Middle East

Report: Foreign maids in Oman can face abuse nearing slavery

FILE -- In this Sept. 15, 2010 file photo shows a general view of the city, in Muscat, Oman. A new report released Wednesday, July 13, 2016 by Human Rights Watch alleges that foreign maids working in Oman face abuse and conditions that near slavery. The report, based on interviews its researchers conducted with 59 female migrant workers in the sultanate, said some recounted being beaten, verbally abused, denied fair pay and working as much as 20-hour days. (AP Photo/Kamran Jebreili, File)

FILE -- In this Sept. 15, 2010 file photo shows a general view of the city, in Muscat, Oman. A new report released Wednesday, July 13, 2016 by Human Rights Watch alleges that foreign maids working in Oman face abuse and conditions that near slavery. The report, based on interviews its researchers conducted with 59 female migrant workers in the sultanate, said some recounted being beaten, verbally abused, denied fair pay and working as much as 20-hour days. (AP Photo/Kamran Jebreili, File)  (The Associated Press)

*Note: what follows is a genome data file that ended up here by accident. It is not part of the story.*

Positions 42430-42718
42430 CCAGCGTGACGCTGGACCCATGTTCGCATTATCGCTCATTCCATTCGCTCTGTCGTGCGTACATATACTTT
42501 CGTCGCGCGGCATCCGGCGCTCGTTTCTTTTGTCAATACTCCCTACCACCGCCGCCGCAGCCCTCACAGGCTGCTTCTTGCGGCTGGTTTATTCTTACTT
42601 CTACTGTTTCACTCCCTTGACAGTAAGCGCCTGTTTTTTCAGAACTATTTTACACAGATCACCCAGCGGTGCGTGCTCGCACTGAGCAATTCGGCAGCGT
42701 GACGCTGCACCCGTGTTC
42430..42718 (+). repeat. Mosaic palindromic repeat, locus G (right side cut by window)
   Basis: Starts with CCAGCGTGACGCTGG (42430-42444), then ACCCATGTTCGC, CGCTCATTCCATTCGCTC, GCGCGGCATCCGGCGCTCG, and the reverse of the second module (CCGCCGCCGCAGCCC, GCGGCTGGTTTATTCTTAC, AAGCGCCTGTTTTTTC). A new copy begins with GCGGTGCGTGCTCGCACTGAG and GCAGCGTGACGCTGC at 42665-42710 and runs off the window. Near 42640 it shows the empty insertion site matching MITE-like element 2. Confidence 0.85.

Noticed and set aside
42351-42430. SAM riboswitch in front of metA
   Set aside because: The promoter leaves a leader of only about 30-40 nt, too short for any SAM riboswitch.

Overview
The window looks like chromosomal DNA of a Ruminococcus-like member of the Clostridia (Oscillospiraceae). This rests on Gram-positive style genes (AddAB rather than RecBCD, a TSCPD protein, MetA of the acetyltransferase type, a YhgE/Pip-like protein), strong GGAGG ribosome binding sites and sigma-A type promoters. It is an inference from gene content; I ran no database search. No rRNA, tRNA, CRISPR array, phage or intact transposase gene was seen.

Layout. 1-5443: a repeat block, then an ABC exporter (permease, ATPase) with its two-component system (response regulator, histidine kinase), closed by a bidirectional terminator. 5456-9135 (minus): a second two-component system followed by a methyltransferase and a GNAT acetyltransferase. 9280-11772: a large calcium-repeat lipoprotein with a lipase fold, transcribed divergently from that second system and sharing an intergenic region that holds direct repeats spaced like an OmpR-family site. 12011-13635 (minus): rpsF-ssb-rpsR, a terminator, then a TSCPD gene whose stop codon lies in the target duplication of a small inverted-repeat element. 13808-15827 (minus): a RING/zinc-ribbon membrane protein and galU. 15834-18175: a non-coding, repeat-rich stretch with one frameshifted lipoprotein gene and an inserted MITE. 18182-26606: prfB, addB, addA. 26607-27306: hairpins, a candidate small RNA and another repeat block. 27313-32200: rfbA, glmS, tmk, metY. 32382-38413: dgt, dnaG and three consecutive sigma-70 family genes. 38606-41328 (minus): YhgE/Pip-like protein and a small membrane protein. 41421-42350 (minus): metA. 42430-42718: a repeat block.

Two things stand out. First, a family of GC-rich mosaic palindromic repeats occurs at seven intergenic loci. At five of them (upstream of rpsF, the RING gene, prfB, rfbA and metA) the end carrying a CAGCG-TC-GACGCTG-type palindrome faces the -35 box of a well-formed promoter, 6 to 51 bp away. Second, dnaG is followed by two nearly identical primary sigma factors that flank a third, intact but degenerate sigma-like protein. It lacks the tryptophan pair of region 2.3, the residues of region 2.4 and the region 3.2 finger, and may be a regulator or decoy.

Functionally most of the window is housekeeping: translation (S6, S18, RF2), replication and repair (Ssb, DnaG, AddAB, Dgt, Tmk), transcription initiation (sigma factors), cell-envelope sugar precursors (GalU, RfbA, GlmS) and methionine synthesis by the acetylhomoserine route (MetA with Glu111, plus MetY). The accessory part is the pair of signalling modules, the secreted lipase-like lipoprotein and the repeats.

A leading international rights group says that foreign maids working in Oman face abuse and conditions that near slavery.

Human Rights Watch released a report Wednesday, based on interviews its researchers conducted with 59 female migrant workers in Oman, a country on eastern edge of the Arabian Peninsula.

The report says some recounted being beaten, verbally abused, denied fair pay and working as much as 20-hour days.

Human Rights Watch in part blames the sultanate's "kafala" employee sponsorship system. The system, versions of which are used throughout the oil-rich Gulf Arab states, gives bosses considerable power over workers by effectively binding them to a given employer.

Oman's government-sponsored Human Rights Commission and the Omani Embassy in Washington didn't respond to requests for comment from The Associated Press.